The idea in bold-face print is a summary of the quote. The number after the topic is the page on which the quote was found.
Irony 153 He was accused of the same abuses he had fought against. "The very abuses against which he [Lord Clive] had waged an honest, resolute, and successful war were laid to his account." Lord Macaulay. From Lord Clive. 1840. Gross, ed. Essays.
Irony 340 At the very moment when a person is judged not to be a prophet, he leaves this life and is praised for the light he has shed on existence. "In the very moment that the world is deciding that a man was no prophet and had nothing to say, in that very moment perhaps is his work perfected, and he himself is gathered to his fathers, after having been a lamp to his own generation, and an inspiration to those who come after." John Jay Chapman. “William James.” 1915. Gross, ed. Essays.
Irony 246 They sought their company, but little valued it. "Their hours were therefore made over to Lady Middleton and the two Miss Steeles, by whom their company was in fact as little valued, as it was professedly sought." Austen, Sense and Sensibility.
Irony 302 Her friendship was in fact a persecution. " …she was pleased to be free herself from the persecution of Lucy’s friendship." Austen, Sense and Sensibility.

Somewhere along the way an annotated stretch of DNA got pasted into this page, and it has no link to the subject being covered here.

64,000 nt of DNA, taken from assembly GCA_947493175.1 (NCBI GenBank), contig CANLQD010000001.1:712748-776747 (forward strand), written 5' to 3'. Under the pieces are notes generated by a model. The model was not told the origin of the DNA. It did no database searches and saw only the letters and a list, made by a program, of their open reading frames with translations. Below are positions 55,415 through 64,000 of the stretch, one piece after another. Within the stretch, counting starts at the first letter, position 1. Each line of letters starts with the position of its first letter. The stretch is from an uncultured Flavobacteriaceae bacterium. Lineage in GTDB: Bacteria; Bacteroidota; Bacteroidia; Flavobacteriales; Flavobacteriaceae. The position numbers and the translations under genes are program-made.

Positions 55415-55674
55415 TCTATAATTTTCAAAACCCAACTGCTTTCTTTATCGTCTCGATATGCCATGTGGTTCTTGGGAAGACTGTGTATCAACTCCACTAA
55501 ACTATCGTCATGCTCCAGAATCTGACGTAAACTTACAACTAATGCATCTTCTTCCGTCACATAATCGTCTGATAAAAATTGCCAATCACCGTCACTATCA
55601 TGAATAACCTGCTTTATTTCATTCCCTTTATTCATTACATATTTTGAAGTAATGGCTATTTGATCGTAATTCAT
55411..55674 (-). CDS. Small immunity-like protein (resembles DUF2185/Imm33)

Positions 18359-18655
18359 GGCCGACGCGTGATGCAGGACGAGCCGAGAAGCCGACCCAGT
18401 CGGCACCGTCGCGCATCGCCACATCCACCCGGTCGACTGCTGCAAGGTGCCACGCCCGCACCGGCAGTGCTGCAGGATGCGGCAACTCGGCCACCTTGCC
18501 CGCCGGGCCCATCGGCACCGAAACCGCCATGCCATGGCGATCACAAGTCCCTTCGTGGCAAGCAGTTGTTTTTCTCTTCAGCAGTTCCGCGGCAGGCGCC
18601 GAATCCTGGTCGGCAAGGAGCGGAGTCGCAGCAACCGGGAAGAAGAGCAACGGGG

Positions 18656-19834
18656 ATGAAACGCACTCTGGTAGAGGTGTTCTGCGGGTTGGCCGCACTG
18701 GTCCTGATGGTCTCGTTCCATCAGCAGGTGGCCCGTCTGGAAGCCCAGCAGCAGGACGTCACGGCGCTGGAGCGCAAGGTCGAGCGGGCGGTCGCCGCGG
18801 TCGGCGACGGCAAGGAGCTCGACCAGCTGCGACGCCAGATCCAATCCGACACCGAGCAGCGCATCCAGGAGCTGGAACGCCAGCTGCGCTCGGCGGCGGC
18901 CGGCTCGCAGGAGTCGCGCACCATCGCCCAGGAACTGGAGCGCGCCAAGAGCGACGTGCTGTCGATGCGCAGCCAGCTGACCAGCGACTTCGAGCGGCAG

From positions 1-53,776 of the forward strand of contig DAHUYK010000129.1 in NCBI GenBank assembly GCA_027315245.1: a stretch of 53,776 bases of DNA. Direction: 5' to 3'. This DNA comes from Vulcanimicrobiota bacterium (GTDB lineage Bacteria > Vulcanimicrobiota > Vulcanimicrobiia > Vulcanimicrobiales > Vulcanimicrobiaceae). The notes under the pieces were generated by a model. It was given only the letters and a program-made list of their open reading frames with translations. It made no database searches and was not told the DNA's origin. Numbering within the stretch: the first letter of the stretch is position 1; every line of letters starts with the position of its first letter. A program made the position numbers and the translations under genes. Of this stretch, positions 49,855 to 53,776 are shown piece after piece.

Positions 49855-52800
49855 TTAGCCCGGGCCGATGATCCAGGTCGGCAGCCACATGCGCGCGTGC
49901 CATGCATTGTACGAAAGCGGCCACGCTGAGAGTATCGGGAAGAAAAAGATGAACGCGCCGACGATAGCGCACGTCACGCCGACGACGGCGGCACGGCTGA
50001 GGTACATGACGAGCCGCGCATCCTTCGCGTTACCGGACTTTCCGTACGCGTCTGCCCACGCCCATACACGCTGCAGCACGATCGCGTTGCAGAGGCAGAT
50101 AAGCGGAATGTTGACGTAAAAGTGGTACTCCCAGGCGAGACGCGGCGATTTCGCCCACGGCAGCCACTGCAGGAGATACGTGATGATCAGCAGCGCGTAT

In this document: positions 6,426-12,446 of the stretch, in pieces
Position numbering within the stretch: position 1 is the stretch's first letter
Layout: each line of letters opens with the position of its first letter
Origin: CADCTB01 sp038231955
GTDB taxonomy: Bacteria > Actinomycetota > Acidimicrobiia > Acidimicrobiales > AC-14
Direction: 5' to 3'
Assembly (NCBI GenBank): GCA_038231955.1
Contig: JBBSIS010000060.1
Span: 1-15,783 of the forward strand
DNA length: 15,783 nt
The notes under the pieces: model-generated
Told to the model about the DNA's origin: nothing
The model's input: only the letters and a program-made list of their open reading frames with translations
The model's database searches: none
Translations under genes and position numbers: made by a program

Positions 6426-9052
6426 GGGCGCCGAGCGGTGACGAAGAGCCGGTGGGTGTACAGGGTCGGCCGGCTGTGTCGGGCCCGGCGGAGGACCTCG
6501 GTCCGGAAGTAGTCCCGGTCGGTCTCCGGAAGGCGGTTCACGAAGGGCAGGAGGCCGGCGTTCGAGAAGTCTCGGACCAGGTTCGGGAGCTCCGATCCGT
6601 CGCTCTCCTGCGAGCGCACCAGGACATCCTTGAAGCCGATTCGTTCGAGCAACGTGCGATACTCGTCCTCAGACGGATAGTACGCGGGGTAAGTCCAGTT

Irony 70 I can't hate any realtor, even that @#$%^&* Cecil Rountree. "…and so I certainly can't suppose and I can't imagine my hating any realtor, not even that dirty, fourflushing society sneak, Cecil Rountree!" Lewis, Babbitt.
Irony 12 He searched for it, but only found it when he wasn't looking for it. "He considered it a trick of his whimsical fate to have searched for the sea without finding it, at the cost of countless sacrifices and suffering, and to have found it all of a sudden without looking for it….." Marquez, One Hundred Years of Solitude.
Irony 96 "After sitting a little while, Miss Crawford was up again: “I must move,” said she; 'resting fatigues me.' ” Austen, Mansfield Park.
Irrational 236 "The irrational is not necessarily unreasonable." Sir Lewis Namier. 1955. Gross, ed. Oxford Book of Aphorisms.